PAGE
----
Development and Internal Validation of a Recursive Partitioning Analysis–Based Model Predictive of Pain Flare Incidence After Spine Stereotactic Body Radiation Therapy

Roman O. Kowalchuk, Trey C. Mullikin, William S. Harmsen, Peter S. Rose, Brittany L. Siontis, Dong Kun Kim, Brian A. Costello, Jonathan M. Morris, Joseph T. Marion, Benjamin A. Johnson-Tesch, Robert W. Gao, Satomi Shiraishi, John J. Lucido, Kenneth R. Olivier, Dawn Owen, Bradley J. Stish, Nadia N. Laack, Sean S. Park, Paul D. Brown, Kenneth W. Merrell

Research output: Contribution to journalArticlepeer-review

Abstract

Purpose: Pain flares are a common acute toxic effect after stereotactic body radiation therapy (SBRT) for spine metastasis. We aimed to identify a subset of patients with the highest rate of pain flare after spine SBRT to optimize prophylactic corticosteroid administration. Methods and Materials: The data set included 428 patients with 610 treatments. We defined pain flare as acute worsening of pain at the treatment site requiring new or higher dose therapy with corticosteroids, opiates, and/or hospitalization. Data were split into 70% training and 30% validation sets using a random number generator. After feature importance testing and generation of a correlation heatmap, feature extraction was performed via recursive partitioning analysis. Results: We identified 125 total pain flares (20%). Five variables met significance (P < .02) for model inclusion: renal primary, soft tissue involvement, Bilsky >0, spinal instability neoplastic score >6, and gross tumor volume >8 cc. One point was assigned for each variable. The low-risk group (score = 0, n = 159) had pain flare rates of 7.0% and 13.6% in the training and validation sets; the intermediate-risk group (score = 1, n = 150) had rates of 14.0% and 16.3%; and the high-risk group (score >1, n = 301) had rates of 28.8% and 31.3%. Patients in the high-risk group had higher rates of flare (odds ratio, 3.50; 95% confidence interval, 2.06-5.92) and accumulated health care costs 3 and 6 months post-SBRT, relative to intermediate- and low-risk patients (P < .001). Conclusions: Our internally validated model identifies a high-risk group of patients more likely to develop a pain flare after spine SBRT, for whom prophylactic steroids may be considered. Evaluation in a clinical trial is warranted.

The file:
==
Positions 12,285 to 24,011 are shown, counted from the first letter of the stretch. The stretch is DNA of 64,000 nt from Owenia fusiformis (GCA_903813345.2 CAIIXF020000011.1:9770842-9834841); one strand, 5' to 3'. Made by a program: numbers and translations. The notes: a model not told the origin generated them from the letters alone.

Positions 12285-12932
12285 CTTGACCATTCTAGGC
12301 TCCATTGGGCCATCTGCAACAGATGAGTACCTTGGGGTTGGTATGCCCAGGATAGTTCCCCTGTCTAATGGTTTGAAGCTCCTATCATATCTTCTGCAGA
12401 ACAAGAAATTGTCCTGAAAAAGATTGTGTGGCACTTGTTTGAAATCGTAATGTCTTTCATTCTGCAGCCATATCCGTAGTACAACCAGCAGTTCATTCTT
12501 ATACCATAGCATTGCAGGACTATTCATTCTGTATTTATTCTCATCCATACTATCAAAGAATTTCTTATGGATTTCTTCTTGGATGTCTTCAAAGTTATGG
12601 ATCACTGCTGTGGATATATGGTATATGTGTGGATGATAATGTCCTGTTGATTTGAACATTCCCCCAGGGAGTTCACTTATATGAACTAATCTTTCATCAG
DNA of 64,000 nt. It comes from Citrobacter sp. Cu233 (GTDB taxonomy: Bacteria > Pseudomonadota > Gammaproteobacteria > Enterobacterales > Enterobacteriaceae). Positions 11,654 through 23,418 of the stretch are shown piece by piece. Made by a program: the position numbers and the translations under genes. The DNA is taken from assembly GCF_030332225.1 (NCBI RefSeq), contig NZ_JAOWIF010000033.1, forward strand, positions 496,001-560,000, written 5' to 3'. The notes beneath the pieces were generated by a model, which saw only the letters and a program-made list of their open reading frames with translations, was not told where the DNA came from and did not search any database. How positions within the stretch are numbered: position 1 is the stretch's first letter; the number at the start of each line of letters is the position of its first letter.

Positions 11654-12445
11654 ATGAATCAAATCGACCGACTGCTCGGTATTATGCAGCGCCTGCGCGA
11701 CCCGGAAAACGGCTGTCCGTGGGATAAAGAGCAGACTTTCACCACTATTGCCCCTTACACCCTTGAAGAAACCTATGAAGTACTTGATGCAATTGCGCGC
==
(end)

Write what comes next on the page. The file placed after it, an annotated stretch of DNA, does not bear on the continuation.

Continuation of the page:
Original languageEnglish (US)
JournalPractical Radiation Oncology
DOIs
StateAccepted/In press - 2022

ASJC Scopus subject areas

  • Oncology
  • Radiology Nuclear Medicine and imaging

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